Topics Topics

Baggage carousels in a spin as airport fails fire safety code

The baggage handling complex at the Riga International Airport (RIX) hasn’t yet been formally put into operation due to objections by the state Fire and Rescue Service (VUGD), but that hasn’t stopped daily passenger luggage from being handled there already on a continual basis for a long time now.

Last week leaders of the RIX management and Transport Ministry proudly rolled out their brand new infrastructure, built with co-financing from the EU Cohesion Fund. Up until now the infrastructure’s development has taken around €80m, for which the runway surface was repaved, gates rebuilt, new taxiing lanes and other essential objects upgraded.

Meanwhile, the baggage handling facilities remain unapproved for putting into operation according to objections lodged by the state emergency rescue agency VUGD.

RIX board chairman Andris Liepiņš told Latvian Radio the procurements needed to avert the expressed objections of the VUGD has just been finished.

“The storage room truly has not yet been put into operation, but what is important is that the procurement has in principle been completed for those remaining essential works to be done in the next few weeks to get the baggage storage facilities in line with the fire safety requirements,” he pointed out.

Liepiņš, who was just appointed as the airport’s chief manager at the end of last year, did not deny that despite the VUGD’s filed objections, the facility had been operating for a long time already.

“Yes, a while now. I found this to be the case upon starting work here, that there is not full compliance between the baggage handling and the supply room,” he added.

“That’s why I ordered the immediate work to be done, hence this procurement. I think in the next week or so we’ll have these jobs done and then we’ll certify our compliance with the firefighters’ representatives,” he said.

Neither the appropriate premises, nor the money to make them so

His predecessor in the RIX board chairman’s seat was Aldis Mūrnieks. He refused to comment on whether he had had problems with the putting into operation of the baggage section. However the prior chairman before him – Arnis Luhse knew enough to say that the blame could be laid on the lack of money and proper space available.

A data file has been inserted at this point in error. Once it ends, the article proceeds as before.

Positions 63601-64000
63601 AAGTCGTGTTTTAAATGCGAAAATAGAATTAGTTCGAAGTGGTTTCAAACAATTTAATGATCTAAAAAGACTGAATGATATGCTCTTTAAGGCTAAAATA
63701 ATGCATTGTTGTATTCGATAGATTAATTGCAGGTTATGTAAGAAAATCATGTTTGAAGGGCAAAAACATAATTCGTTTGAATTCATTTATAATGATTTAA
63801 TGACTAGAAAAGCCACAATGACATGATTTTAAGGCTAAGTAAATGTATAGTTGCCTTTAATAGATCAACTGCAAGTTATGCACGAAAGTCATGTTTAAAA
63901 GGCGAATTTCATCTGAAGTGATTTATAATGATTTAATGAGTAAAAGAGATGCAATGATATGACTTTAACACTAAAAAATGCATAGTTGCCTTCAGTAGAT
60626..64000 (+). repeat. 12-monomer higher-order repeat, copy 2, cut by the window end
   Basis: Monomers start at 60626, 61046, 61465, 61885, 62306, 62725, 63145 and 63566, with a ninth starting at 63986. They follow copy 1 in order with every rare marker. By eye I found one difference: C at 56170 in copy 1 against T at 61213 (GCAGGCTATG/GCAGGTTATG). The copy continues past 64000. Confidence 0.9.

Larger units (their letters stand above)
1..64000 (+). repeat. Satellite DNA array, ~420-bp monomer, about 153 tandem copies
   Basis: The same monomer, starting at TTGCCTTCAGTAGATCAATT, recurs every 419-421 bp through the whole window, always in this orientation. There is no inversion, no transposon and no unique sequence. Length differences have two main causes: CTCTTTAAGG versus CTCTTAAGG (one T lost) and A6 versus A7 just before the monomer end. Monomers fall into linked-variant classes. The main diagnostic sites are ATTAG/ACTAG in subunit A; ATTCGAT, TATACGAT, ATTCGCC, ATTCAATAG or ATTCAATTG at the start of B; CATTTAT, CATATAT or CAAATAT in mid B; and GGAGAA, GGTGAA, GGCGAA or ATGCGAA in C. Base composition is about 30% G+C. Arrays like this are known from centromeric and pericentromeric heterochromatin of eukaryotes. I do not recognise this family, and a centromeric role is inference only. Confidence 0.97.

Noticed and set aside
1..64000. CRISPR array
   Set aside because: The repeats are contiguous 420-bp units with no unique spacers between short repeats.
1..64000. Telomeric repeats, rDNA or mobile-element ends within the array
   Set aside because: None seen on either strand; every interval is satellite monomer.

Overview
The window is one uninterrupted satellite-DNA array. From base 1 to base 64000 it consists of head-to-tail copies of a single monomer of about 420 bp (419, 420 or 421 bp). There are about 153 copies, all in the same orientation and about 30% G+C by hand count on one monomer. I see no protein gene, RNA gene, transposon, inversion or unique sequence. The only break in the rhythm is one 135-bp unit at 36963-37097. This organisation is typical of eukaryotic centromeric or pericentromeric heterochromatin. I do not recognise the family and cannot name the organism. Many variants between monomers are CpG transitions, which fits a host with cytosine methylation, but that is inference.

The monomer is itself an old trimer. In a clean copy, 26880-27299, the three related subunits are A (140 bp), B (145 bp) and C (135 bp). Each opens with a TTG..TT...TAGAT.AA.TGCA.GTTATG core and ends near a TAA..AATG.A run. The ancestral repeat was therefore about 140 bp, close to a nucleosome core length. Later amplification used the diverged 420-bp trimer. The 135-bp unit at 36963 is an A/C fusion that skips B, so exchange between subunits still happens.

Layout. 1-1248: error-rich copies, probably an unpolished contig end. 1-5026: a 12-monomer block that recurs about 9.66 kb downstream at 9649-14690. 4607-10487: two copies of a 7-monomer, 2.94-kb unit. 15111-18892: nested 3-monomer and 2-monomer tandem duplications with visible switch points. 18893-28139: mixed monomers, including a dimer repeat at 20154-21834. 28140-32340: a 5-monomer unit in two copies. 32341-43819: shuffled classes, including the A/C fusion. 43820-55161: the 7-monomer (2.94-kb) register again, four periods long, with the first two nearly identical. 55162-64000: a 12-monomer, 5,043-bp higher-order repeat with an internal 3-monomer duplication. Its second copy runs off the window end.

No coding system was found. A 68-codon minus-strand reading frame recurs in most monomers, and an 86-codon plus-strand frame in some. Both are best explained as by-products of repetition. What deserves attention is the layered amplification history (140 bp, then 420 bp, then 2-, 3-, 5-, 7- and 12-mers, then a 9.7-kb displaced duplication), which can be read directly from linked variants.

“Yes the premises should have been expanded, because they couldn’t install the new spaces… For example the sorting system is elevated. I can’t remember how many meters high anymore, but I think you need to have at least six meters of space vertically to work with. There was no such space, so the expansion had to be ordered,” said Luhse.

“They just didn’t let the money be used for those purposes, in fact not for any purposes. They didn’t have their own funding, but the European money was not intended for the specific line-item of expanding the terminal. So nothing happened. And we simply ran out of our own money. Maybe there would have been enough, if it had been used exclusively for that. But because there was so much else to do… I can only say, that at the basis of all this was a lack of space, because they didn’t have the space to put the baggage complex,” he explained.

The use of the EU cohesion funds was prohibited for the upgrade of the safety system, Luhse claimed. “Only the permitted line-items. They don’t allow for fixing up security systems at airports. Just like they didn’t allow fixing up the passenger terminal, considered to be a capital construction. The terms were that we could only fix up the infrastructural objects – the runways, lighting, parking facilities. It wasn’t permitted to use the Europe monies for, say, waiting rooms, safety systems, perimeters,” he went on.